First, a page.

Fall 2019 - HIST 330W D100

Controversies in Canadian History (4)

Sports in Canada

Class Number: 10665

Delivery Method: In Person


  • Course Times + Location:

    Sep 3 – Dec 2, 2019: Wed, 9:30 a.m.–1:20 p.m.

  • Exam Times + Location:

    Dec 10, 2019
    Tue, 8:30–11:30 a.m.

  • Prerequisites:

    45 units, including six units of lower division history.



An examination of selected topics in Canadian history. The content will vary from offering to offering. See department for further information. HIST 330W may be repeated for credit only when a different topic is taught. Students may not take selected topics within HIST 330W for further credit if duplicating content of another history course and vice versa. Writing.


Sport In Canada

This course offers an introduction to the history of sport and leisure in Canada and examines place of sport in the lives and minds of Canadians. Through lectures and class discussions we will consider the major themes of the course -- including the relationships between sport and gender, race, ethnicity, sexuality, ethics, technology, community, and national identities -- and explore how Canada’s sporting heritage both draws upon and informs the way we understand Canadian society. The assignments are designed to improve critical thinking, research, and writing skills.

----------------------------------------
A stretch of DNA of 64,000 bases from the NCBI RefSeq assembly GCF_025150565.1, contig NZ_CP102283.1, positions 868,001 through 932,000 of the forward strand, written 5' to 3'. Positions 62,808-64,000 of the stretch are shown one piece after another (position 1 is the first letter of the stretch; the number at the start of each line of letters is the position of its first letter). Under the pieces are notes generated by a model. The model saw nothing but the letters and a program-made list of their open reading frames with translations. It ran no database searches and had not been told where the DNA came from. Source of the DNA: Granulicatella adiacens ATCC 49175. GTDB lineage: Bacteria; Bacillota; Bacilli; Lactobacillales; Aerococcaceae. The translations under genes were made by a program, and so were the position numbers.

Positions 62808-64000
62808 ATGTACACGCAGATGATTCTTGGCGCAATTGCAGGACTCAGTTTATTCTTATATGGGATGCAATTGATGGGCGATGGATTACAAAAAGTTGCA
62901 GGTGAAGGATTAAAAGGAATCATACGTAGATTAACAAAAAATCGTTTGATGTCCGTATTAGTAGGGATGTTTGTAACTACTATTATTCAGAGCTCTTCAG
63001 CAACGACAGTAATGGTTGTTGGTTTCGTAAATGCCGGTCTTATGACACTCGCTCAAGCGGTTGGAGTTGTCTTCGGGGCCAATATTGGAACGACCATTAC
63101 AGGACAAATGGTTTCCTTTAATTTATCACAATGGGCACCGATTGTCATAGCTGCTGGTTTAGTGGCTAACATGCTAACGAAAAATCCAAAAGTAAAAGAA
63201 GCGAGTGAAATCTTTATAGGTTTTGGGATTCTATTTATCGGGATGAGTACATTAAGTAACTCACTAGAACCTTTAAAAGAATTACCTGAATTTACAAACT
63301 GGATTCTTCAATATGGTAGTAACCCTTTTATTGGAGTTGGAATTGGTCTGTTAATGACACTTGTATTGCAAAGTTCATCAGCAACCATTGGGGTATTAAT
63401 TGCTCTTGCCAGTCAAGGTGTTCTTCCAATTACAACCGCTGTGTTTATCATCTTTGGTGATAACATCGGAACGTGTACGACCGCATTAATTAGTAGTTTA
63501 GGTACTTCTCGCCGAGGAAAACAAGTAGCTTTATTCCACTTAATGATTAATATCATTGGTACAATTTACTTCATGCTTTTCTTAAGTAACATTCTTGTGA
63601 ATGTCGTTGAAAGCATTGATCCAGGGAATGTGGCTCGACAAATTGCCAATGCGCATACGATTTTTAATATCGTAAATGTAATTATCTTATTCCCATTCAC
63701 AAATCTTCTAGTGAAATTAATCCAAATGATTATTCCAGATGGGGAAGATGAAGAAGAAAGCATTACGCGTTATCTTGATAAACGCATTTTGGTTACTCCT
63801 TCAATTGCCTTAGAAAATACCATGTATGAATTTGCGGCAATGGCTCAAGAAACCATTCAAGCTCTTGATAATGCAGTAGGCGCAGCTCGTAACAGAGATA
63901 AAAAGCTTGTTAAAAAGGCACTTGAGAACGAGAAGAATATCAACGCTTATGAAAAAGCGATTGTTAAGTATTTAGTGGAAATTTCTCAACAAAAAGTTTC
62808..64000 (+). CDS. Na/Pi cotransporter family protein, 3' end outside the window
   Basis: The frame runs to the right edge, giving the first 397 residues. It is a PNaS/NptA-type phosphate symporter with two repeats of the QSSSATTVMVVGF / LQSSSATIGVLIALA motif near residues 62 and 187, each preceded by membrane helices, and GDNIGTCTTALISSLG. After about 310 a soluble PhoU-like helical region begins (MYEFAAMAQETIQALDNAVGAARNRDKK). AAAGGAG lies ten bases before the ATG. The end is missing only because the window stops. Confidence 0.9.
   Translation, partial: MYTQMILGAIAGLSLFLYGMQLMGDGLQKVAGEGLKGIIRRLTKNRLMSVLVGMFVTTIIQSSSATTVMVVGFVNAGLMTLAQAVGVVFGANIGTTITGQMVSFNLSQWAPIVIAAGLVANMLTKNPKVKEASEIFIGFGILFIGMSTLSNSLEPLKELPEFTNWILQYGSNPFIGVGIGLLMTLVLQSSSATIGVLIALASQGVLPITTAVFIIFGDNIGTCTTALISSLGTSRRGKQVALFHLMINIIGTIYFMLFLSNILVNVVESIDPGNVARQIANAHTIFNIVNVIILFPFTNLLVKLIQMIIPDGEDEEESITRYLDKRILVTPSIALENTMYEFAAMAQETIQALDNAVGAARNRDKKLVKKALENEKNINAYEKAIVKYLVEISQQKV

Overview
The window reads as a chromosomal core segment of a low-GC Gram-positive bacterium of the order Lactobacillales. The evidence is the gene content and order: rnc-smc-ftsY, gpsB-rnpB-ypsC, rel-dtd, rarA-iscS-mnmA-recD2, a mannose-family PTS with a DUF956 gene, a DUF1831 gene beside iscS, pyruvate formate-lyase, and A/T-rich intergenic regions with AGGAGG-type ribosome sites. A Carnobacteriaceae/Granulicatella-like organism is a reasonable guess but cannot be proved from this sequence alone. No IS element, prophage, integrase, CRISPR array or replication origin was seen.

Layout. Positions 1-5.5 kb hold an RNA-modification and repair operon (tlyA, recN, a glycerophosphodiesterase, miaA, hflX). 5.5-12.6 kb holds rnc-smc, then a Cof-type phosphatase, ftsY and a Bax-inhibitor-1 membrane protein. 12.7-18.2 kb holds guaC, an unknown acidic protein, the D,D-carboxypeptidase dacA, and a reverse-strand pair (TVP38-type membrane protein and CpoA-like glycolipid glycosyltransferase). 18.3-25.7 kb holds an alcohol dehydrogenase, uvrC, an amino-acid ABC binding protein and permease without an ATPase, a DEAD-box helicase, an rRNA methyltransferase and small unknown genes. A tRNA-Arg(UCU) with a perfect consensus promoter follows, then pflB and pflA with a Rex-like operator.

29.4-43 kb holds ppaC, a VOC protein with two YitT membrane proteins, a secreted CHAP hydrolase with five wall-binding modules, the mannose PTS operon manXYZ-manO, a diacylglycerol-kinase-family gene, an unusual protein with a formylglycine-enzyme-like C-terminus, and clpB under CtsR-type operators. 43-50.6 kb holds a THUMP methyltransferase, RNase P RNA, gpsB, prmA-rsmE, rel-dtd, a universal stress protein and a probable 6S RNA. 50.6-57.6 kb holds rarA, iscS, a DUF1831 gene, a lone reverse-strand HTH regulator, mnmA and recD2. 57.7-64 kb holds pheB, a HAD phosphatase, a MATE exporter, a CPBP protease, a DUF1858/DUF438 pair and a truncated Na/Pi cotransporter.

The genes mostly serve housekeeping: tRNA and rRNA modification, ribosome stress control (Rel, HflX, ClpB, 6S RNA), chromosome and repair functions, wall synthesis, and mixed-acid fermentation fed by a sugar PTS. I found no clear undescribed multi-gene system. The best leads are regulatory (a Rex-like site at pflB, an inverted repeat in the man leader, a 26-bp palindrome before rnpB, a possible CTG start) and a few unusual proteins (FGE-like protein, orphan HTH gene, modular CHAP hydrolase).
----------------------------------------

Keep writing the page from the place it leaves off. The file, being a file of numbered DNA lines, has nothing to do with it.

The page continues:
• Seminar participation 15%
  • Comparative analysis 10%
  • Research proposal & annotated bibliography 20%
  • Research paper (1st draft for peer-review) 15%
  • Peer review 5%
  • Research paper (final draft) 15%
  • Final examination 20%



William Kelleher Storey and Mairi Cowan, Writing History: A Guide for Canadian Students, Fifth Edition, Don Mills: Oxford University Press, 2019.

Weekly reading assignments for seminar discussion will be available through SFU Canvas.

Registrar Notes:

SFU’s Academic Integrity web site http://www.sfu.ca/students/academicintegrity.html is filled with information on what is meant by academic dishonesty, where you can find resources to help with your studies and the consequences of cheating.  Check out the site for more information and videos that help explain the issues in plain English.

Each student is responsible for his or her conduct as it affects the University community.  Academic dishonesty, in whatever form, is ultimately destructive of the values of the University. Furthermore, it is unfair and discouraging to the majority of students who pursue their studies honestly. Scholarly integrity is required of all members of the University. http://www.sfu.ca/policies/gazette/student/s10-01.html